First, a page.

Cyclic convolution is also known as circular convolution. Let *h* = {*h*_{0}, *h*_{1},· · ·, *h*_{n−1}} be the filter coefficients and *x* = {*x*_{0},*x*_{1},· · ·,*x*_{n−1}} be the data sequence. The cyclic convolution can be expressed as

and the output samples are given by

where ((*i*–*k*)) denotes (*i*–*k*) *mod n.* The cyclic convolution can be computed as a linear convolution reduced by modulo *p*^{n} – 1. (Notice that there are *2n* – 1 different output samples for this linear convolution). Alternatively, the cyclic convolution can be computed using CRT with *m*(*p*) = *p*^{n} – 1, which is much simpler.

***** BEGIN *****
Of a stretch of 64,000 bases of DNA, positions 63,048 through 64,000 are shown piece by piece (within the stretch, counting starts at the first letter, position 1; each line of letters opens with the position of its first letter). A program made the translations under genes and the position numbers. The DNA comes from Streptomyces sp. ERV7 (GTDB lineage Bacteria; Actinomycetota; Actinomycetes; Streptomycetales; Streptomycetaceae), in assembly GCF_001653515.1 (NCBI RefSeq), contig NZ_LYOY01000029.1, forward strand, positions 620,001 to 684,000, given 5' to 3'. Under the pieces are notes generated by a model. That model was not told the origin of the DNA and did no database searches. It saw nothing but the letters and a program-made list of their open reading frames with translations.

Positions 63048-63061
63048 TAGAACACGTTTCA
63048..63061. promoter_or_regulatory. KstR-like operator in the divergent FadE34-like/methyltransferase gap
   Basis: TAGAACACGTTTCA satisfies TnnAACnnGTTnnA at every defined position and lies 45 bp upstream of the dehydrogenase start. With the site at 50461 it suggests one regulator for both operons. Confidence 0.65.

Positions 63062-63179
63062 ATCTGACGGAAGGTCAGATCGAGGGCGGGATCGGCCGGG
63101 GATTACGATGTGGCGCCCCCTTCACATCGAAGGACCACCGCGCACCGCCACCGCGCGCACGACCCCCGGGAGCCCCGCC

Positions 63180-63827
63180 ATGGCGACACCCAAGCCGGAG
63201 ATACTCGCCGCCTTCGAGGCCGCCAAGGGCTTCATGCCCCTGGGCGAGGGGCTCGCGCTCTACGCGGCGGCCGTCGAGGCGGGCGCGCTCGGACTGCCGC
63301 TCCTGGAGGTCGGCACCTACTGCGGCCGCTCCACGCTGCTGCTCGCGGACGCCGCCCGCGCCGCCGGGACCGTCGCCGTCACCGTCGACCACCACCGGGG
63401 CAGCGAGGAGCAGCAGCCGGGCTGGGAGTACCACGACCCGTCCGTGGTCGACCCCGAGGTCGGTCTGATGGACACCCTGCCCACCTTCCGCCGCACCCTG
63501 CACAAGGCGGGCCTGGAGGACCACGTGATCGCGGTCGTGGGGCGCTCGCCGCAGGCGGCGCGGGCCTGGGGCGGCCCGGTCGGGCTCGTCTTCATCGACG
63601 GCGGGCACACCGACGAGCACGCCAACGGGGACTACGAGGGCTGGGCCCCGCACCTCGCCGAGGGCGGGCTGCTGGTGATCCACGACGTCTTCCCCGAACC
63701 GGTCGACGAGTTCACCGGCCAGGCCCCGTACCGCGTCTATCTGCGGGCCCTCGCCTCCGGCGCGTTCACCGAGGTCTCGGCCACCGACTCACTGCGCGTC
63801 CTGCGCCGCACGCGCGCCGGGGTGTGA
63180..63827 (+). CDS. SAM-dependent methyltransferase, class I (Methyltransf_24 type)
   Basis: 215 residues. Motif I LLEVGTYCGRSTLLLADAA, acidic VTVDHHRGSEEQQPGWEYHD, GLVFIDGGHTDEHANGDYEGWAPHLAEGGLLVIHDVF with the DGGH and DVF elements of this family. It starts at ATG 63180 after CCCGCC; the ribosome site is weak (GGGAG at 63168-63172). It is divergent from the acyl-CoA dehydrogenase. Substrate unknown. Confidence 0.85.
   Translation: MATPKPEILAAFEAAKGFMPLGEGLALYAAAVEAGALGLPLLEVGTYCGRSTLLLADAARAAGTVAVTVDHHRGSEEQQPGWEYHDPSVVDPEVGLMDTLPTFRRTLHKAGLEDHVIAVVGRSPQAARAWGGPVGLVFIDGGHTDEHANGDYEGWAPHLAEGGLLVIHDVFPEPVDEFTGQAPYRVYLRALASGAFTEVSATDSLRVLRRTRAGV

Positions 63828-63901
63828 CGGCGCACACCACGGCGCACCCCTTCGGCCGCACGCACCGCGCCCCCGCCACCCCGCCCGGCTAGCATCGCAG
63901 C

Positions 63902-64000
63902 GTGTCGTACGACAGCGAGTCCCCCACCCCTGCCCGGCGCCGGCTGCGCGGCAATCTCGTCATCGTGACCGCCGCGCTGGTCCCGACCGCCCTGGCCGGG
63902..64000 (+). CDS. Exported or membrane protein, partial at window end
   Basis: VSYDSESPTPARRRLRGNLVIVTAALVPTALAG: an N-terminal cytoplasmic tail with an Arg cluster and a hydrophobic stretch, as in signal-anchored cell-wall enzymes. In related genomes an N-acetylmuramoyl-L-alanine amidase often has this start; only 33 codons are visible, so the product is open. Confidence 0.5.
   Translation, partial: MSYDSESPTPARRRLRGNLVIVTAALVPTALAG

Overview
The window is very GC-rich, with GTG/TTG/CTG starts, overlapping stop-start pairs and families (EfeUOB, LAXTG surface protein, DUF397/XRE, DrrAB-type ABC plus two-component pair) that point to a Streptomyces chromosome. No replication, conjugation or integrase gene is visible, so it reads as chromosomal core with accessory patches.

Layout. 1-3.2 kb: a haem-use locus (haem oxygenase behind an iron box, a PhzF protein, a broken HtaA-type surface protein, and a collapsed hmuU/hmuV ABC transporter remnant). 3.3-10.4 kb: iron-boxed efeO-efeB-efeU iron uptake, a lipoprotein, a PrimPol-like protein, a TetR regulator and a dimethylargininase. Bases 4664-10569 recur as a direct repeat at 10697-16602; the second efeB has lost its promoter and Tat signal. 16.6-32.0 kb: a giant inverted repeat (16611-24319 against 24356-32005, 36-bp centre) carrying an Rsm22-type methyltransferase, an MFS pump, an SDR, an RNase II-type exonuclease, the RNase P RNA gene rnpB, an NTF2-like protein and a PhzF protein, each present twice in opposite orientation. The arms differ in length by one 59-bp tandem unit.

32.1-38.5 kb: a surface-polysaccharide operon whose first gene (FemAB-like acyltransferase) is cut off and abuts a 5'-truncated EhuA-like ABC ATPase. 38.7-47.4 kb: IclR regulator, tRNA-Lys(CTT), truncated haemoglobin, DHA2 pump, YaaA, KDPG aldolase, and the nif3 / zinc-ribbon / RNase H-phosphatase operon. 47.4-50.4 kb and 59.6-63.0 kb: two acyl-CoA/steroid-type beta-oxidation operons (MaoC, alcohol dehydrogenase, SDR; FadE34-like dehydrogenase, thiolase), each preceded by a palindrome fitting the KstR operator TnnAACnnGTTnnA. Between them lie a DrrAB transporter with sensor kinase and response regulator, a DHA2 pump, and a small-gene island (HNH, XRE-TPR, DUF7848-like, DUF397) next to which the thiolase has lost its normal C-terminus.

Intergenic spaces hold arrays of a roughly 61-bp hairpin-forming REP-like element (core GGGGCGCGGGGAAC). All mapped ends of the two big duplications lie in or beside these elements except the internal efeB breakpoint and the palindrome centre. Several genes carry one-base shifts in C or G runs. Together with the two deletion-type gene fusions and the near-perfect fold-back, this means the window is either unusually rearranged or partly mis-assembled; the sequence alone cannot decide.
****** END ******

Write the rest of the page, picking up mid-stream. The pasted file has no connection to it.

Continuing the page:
**Example 8.5.1** *Construct a* 4 × 4 *cyclic convolution algorithm using CRT with m*(*p*) = *p*^{4} – 1 = (*p* – 1)(*p* + 1)(*p*^{2} + 1).

**Solution**

*Let h*(*p*) = *h*_{0} + *h*_{1}*p* + *h*_{2}*p*^{2} + *h*_{3}*p*^{3} *and x*(*p*) = *x*_{0} + *x*_{1}*p* + *x*_{2}*p*^{2} + *x*_{3}*p*^{3}. *Let m*^{(0)}(*p*) = *p* – 1, *m*^{(1)}(*p*) = *p* + 1, *m*^{(2)}(*p*) = *p*^{2} + 1. *Let* . *Use the relationship (8.37) to construct the following table:*

*Compute residues*

*and*

*Notice that it takes 1 multiplication to compute* *and 1 to compute* *The computation ...*

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